Capital Markets Summary:
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1. The S&P 500 raced to its biggest weekly gain in:
(a) two weeks
(b) two months
(c) two years
2. True or False: Second-quarter earnings results so far have been stronger than the first quarter.
3. Choose the company that could claim a yellow jersey for its solid earnings report:
5. Last week's deal news included acquisition announcements by the following companies:
(a) Advanced Micro Devices
(b) EMI Group
(d) National City
6. True or False: The proposed $21 billion buyout of HCA ranks as the largest leveraged buyout deal ever.
7. Drugs or Trucks: Choose the sector benefiting investors the most last week.
8. True or False: A new edition of Monopoly will scrap cash in favor of debit cards.
9. Recently reported suspicious trading patterns involve shares of:
(c) Maverick Tube
(e) all of the above
10. True or False: The Tour de France winner receives a cash prize equivalent to approximately 17,733 shares of General Motors.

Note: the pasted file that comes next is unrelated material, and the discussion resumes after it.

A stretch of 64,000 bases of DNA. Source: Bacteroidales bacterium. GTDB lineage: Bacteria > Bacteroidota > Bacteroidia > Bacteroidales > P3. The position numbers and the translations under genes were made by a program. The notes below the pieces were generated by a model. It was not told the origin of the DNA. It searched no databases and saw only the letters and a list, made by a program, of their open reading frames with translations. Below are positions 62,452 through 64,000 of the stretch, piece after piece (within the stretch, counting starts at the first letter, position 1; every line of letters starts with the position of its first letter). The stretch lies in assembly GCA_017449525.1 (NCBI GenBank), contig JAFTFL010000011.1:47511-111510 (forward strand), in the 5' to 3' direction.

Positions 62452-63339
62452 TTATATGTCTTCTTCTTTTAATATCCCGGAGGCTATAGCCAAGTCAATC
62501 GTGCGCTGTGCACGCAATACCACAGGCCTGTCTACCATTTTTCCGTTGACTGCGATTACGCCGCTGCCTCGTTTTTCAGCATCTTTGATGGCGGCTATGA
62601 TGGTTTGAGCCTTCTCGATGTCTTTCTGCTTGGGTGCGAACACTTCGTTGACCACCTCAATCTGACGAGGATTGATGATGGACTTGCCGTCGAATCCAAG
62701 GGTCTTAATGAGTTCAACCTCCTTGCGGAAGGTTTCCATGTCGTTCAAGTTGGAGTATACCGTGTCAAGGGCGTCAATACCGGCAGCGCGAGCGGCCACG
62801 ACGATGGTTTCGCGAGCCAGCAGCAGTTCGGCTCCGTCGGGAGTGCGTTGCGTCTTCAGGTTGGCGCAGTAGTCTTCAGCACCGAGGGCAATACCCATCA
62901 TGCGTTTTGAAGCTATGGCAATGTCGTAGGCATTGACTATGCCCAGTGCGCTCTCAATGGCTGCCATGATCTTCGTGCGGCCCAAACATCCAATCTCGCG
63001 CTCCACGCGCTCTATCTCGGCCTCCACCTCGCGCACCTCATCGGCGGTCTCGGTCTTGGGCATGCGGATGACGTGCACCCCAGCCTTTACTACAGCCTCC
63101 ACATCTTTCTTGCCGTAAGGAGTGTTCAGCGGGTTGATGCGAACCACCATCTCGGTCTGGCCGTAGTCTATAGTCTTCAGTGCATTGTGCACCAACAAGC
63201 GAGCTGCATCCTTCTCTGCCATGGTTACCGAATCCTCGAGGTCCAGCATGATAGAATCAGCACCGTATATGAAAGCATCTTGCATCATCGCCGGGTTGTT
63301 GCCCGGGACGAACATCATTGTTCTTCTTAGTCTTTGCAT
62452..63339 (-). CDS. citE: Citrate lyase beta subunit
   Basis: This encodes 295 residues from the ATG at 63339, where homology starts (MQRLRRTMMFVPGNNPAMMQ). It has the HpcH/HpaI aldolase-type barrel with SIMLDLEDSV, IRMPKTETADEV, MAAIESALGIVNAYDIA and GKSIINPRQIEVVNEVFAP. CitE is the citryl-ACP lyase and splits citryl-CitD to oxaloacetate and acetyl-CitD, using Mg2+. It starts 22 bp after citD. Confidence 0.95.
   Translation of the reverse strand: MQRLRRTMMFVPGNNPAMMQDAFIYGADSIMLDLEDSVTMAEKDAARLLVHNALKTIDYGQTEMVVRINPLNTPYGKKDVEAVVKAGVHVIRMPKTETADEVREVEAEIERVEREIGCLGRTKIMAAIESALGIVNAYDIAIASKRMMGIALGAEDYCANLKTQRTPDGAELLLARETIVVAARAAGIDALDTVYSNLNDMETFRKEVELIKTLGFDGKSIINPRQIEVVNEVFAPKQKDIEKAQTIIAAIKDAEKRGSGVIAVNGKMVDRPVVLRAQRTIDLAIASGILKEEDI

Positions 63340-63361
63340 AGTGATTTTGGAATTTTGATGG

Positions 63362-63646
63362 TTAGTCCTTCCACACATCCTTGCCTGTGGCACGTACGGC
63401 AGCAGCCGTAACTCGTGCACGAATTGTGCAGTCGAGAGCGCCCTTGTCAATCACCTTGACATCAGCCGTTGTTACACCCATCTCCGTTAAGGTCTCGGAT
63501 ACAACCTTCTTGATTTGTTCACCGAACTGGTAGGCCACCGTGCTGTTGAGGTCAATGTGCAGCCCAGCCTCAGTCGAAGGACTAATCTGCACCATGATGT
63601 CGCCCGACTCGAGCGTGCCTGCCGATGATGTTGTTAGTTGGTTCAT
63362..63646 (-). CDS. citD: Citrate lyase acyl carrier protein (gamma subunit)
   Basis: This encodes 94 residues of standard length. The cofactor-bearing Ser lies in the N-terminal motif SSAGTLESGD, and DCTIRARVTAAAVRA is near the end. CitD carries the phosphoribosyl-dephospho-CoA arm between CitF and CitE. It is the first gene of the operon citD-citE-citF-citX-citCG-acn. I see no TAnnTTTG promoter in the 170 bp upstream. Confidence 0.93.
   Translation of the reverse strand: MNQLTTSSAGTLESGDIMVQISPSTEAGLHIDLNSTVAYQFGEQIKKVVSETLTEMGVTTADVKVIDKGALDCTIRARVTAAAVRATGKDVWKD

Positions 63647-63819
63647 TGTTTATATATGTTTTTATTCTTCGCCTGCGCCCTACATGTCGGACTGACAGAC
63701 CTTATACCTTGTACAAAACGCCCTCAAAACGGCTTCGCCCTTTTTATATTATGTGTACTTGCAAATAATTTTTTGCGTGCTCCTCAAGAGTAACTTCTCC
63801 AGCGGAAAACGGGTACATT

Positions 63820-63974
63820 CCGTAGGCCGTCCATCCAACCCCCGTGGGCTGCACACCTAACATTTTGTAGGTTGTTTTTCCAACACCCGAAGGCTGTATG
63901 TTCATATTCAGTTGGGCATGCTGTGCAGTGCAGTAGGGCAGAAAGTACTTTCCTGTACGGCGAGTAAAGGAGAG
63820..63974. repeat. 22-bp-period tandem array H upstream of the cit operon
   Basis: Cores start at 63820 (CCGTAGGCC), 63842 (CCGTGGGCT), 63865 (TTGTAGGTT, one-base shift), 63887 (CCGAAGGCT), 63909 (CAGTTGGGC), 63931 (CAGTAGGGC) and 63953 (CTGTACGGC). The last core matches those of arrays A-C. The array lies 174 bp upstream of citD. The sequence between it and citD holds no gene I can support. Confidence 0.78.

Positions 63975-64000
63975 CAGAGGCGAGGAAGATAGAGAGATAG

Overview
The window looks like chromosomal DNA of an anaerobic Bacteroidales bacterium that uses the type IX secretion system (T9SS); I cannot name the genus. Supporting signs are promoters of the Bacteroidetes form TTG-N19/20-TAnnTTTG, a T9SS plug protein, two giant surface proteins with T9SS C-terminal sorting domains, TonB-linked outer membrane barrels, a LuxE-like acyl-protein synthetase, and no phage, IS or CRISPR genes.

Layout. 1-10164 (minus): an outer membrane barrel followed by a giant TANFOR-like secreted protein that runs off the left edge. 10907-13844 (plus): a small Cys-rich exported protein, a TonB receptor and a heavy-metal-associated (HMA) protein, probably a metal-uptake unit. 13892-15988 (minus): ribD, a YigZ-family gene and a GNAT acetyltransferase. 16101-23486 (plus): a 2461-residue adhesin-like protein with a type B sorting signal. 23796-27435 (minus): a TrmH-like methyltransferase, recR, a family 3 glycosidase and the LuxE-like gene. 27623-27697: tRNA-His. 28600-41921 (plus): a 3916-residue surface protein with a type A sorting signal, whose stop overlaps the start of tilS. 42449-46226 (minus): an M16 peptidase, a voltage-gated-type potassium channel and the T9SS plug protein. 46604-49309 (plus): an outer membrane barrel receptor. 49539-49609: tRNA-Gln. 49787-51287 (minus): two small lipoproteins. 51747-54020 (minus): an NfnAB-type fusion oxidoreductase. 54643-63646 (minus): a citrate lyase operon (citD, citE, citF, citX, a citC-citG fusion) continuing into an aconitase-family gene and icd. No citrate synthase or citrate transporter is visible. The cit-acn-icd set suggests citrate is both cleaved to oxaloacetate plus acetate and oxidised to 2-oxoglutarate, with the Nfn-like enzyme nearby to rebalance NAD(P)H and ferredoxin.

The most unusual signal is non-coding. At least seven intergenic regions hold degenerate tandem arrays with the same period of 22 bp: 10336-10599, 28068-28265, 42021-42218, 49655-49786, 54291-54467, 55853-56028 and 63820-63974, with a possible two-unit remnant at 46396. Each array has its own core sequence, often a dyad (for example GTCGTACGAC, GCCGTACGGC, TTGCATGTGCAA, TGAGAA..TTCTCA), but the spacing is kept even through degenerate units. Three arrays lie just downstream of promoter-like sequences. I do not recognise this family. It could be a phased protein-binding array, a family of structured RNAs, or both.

1. (c) The market's rally pushed the index to its largest weekly gain since November 2004.
2. True. According to Bloomberg, 70% of S&P 500 members reporting results at this time have beaten estimates, outpacing the first quarter's 67.6% outperformers.
3. (c) Schering-Plough sped ahead of this field of contestants by reporting on Monday that it returned to profitability the second quarter on stronger-than-expected sales. Shares of the pharmaceutical company shot up 5.7%. UPS couldn't deliver the goods when its shares fell 10.3% on Tuesday after reporting a 7.6% second-quarter profit increase, below expectations. The company further disappointed investors by stating that the full year's earnings would be at the lower end of its projected range, and by opining of an economic slowdown during its conference call. Amazon swooned 22% on Wednesday to $26.26, its lowest level in over three years, after it reported that its second-quarter profit reflected higher expenses and fell 58%. The company also lowered its guidance for the year. Boeing encountered turbulence the same day, falling 4.6% when it announced a second-quarter loss of $160 million, blamed on costs attendant with settling a government probe. The company also lowered this year's earnings forecast. (See "Can Schering-Plough Continue to Shine?")